Set in the year 3000, Futurama’s interstellar sci-fi future isn’t a shiny utopia like The Jetsons or a dark dystopia like Blade Runner. It’s a time that seems wonderful or awful depending on how you look at it â€” just like the present. “On The Jetsons, there’s a machine that ties your tie for you,” Cohen says. “On Futurama, there’d be a machine that tied your tie, but it would malfunction and start strangling you.”
Those kinds of macabre twists would be Futurama’s undoing. Fox was expecting something familiar, The Simpsons in space. Executives certainly were not prepared for the bizarre contours of Groening and Cohen’s brave new world. “The network’s attitude quickly went from tremendous excitement to great fear,” Groening says. “They were very troubled by the suicide booth. They didn’t like the ‘All-Tentacle Massage’ parlor.”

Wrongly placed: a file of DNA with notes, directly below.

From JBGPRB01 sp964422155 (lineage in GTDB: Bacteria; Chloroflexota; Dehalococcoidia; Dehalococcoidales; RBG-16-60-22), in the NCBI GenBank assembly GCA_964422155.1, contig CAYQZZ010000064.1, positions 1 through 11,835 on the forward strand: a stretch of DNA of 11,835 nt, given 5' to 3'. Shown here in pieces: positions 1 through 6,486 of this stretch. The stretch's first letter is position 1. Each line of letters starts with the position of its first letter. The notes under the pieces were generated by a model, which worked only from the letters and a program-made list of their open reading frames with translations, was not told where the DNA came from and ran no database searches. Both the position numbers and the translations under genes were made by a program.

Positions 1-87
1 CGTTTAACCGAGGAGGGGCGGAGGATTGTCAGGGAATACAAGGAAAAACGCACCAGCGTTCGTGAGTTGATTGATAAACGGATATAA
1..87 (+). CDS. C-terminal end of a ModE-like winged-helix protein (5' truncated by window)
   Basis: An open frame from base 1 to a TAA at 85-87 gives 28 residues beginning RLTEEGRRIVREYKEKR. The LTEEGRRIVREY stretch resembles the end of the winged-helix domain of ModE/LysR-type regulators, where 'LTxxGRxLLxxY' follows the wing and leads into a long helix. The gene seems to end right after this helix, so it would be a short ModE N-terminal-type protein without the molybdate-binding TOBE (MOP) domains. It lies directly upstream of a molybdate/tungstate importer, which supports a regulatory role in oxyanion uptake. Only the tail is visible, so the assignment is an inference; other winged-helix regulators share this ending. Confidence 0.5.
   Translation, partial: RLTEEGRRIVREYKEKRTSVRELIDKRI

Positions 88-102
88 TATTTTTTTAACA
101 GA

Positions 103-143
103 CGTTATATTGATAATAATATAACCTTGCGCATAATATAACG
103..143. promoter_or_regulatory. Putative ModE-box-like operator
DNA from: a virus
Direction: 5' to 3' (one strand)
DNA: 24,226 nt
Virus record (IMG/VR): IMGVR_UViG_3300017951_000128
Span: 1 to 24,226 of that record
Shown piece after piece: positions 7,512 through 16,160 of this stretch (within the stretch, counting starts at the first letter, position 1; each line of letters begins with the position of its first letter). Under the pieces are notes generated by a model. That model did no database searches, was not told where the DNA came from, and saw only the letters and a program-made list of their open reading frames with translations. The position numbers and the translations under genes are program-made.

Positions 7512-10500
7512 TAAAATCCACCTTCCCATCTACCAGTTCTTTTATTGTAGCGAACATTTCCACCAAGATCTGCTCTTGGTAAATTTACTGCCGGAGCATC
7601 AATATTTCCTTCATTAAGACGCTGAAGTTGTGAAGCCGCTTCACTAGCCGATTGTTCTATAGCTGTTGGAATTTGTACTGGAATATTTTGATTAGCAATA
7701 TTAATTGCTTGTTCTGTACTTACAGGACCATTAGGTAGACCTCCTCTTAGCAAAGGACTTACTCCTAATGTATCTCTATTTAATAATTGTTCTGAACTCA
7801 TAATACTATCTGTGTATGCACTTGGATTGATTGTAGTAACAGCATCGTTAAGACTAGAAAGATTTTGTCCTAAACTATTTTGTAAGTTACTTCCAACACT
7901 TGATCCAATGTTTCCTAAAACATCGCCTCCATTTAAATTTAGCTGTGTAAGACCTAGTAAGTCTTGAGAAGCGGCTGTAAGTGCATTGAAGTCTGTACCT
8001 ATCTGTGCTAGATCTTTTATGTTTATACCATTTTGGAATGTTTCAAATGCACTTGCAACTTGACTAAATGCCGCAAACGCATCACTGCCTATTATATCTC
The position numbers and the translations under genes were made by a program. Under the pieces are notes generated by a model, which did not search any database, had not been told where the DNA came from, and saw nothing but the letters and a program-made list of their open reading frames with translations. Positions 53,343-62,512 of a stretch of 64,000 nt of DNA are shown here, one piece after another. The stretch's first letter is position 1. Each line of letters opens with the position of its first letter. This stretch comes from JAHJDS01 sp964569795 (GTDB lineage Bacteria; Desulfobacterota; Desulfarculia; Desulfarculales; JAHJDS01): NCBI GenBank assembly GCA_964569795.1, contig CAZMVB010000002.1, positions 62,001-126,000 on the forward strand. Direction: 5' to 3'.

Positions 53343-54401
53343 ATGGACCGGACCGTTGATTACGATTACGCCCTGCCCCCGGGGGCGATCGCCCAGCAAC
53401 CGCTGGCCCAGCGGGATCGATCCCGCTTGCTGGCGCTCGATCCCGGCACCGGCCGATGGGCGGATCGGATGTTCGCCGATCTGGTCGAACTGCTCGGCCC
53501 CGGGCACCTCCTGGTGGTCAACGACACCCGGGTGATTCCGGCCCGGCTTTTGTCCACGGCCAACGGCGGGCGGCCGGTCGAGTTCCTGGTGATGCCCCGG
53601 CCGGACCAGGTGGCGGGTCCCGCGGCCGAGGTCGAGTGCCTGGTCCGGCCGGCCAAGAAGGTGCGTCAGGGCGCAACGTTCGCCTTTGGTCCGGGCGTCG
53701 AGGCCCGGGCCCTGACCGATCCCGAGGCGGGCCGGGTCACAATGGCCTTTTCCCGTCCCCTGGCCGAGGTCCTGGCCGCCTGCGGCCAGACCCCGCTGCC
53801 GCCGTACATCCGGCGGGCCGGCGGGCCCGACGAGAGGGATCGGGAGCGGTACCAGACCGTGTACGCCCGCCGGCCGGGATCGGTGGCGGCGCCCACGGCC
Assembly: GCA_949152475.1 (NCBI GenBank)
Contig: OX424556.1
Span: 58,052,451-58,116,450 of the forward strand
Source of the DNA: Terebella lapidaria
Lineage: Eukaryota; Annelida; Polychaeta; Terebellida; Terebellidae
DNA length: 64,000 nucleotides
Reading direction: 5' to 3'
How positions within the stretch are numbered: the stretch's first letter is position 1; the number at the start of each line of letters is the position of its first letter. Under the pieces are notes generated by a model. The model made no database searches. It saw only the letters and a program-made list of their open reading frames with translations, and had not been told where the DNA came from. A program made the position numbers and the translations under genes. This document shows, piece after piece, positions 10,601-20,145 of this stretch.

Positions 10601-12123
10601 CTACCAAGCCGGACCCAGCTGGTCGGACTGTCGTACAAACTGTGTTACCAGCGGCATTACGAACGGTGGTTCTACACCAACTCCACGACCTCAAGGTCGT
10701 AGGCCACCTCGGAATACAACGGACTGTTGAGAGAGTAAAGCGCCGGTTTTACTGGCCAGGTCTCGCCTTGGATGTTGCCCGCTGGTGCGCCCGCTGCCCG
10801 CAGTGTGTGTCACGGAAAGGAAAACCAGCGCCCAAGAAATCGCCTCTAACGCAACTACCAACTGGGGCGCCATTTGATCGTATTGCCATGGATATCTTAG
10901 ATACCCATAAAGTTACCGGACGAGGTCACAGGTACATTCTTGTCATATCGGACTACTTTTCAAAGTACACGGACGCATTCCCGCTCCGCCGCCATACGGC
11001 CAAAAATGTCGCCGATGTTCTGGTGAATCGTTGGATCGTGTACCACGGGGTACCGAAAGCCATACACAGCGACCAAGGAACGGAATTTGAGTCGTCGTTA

Futurama premiered to strong ratings, but as the show was shuffled around the schedule, viewership slipped. Every season, the renewal notice came late â€” so late that there wasn’t always time to deliver a full slate of episodes. After the fourth season, the people working on the show waited and waited for a renewal notice until they eventually assumed â€” correctly â€” that it wasn’t going to come. “We didn’t get to finish the way we would’ve liked,” Cohen says.